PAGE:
3.4. Focusing Performance Comparison

To summarize, the focusing performance of some of the above described planar NFF arrays is herein compared with the design curves presented in [2], which have been derived for squared arrays with interelement distance equal to along both principal axes. In Figure 2, curves for the −3 dB spot diameter, , are shown as a function of the normalized array size, , for different values of the normalized focal distance , in the interval . The markers show the performance related to the NFF arrays described in [4, 7, 8, 12, 15, 16, 20, 22, 33]. Besides, curves related to the depth of focus, , are represented in Figure 3, as a function of the array size , for . The markers represent the performance described in [5, 7, 12, 15, 16, 33]. All results represented by markers in Figures 2 and 3 are also summarized in Table 1.

Table 1: planar focused arrays: performance in terms of depth of focus () and −3 dB spot width ().
Figure 2: The −3 dB spot diameter (spot size in the transverse plane at the focal distance) as a function of the array size, , for (see Figure 9 in [2]). The markers denote the performance of NFF arrays described in [4, 7, 8, 12, 15, 16, 20, 22, 33]; the circles and squares are related to simulated and measured results, respectively; for each referenced paper, the empty markers indicate results given by the authors and the filled markers are results extracted from figures. is the focal distance normalized to the radius of the far-field region boundary ().
Figure 3: The depth of focus as a function of the array size, , for (see Figure 10 in [2]). The markers denote the performance of NFF arrays described in [5, 7, 12, 15, 16, 33]; the circles and squares are related to simulated and measured results, respectively; for each referenced paper, the empty markers indicate results given by the authors and the filled markers are results extracted from figures. is the focal distance normalized to the radius of the far-field region boundary ().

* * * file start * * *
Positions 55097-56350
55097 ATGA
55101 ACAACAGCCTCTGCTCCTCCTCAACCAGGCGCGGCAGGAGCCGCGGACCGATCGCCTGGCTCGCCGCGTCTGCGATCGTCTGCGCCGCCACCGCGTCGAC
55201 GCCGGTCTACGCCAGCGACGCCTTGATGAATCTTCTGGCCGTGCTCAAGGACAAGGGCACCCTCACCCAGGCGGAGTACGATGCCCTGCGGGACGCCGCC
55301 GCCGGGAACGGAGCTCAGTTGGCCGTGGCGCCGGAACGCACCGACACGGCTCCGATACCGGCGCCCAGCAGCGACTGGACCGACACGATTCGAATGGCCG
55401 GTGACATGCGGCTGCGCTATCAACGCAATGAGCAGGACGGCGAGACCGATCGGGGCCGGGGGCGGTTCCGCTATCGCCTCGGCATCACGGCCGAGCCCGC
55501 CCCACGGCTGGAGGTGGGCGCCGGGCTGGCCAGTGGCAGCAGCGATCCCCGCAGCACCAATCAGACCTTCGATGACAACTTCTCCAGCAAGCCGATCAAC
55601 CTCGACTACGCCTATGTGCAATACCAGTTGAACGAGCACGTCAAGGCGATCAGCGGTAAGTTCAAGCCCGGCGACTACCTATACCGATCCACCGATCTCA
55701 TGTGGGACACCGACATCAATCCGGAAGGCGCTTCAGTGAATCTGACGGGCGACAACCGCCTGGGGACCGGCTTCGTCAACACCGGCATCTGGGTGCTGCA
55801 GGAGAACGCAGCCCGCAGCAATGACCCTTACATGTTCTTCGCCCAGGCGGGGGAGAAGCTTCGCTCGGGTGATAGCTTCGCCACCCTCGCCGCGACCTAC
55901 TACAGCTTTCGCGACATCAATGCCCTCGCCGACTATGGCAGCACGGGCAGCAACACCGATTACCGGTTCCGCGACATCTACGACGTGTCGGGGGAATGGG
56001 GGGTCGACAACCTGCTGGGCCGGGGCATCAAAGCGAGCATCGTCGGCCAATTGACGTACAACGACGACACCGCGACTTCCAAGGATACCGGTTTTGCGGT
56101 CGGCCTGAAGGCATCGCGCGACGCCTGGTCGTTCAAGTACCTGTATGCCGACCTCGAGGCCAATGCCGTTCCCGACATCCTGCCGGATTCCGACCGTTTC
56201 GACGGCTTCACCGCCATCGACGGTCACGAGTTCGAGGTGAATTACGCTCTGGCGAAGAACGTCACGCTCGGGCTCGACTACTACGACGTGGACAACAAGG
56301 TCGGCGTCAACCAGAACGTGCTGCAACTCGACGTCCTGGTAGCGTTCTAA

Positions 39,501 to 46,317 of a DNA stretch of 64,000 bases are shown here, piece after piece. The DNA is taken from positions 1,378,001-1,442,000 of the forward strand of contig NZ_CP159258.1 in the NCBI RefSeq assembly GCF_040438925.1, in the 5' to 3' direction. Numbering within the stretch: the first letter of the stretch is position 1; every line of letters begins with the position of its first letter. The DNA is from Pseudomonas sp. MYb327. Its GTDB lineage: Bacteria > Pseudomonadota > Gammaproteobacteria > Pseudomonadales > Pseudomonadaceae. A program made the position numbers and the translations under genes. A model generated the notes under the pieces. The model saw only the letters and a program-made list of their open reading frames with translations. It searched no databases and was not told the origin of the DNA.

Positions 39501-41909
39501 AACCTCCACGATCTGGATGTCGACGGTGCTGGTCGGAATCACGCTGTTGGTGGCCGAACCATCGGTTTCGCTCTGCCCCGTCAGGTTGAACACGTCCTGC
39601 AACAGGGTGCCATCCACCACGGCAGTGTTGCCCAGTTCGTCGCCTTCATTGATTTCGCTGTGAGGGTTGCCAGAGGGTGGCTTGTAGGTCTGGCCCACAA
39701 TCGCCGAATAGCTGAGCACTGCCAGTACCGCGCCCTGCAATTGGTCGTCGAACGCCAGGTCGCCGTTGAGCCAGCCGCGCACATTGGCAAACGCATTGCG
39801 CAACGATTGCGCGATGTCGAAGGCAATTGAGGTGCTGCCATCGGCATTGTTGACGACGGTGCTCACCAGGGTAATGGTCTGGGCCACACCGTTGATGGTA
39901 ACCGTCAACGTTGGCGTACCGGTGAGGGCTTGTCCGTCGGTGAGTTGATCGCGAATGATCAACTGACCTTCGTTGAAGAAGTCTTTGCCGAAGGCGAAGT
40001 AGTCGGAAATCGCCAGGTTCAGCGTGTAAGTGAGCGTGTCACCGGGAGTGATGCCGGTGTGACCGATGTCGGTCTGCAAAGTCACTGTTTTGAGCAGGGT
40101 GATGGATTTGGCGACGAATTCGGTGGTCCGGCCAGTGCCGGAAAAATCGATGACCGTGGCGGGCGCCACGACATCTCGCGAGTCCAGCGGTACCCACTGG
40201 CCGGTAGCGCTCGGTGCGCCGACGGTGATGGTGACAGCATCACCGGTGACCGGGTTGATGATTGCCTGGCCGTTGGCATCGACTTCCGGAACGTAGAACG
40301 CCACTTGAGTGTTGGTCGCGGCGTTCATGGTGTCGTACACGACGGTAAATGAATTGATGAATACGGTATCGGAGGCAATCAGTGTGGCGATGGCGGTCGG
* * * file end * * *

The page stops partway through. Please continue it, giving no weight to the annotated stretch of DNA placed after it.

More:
The numerical results emphasize that, for a given antenna size, both the depth of focus and the focus width increase when the focal point moves far from the array plane. Also, for a given focal distance, focusing performance improves for larger antennas, as predicted by approximate expressions derived for the −3 dB focal spot width of NFF electrically large apertures with a uniform amplitude excitation [1]:

Equation (2) is directly related to the fact that, in the focal plane, at a distance , around the spot axis, the NF pattern looks like the FF pattern of the corresponding unfocused antenna [1], and then the angular beamwidth is proportional to (the latter being and for rectangular and circular apertures, resp., for a uniform amplitude excitation). However, if becomes smaller than unity, the spot width deviates from the above linear behavior and flattens out to a minimum value, which is close to λ/3 for focused arrays with a uniform amplitude excitation [39].

4. NFF Planar Lens Antennas

Reflectarrays (Figure 4(a)), transmitarrays (Figure 4(b)), and Fresnel zone plate lens (FZPL) antennas (Figure 4(c)) are all considered in this section devoted to NFF planar lens antennas, which can be considered as planar devices able to shape the phase front of the electromagnetic field radiated by the antenna feeder. All of them are suitable to avoid the complexity and losses introduced by the feeding network of electrically large NFF microstrip arrays. On the other hand, spillover can significantly reduce their efficiency. As in conventional FF-focused reflectarrays and transmitarrays, the required phase shift is obtained by modifying one or more geometrical parameters of the unit cell of the quasi-periodic reflecting/transmitting surface.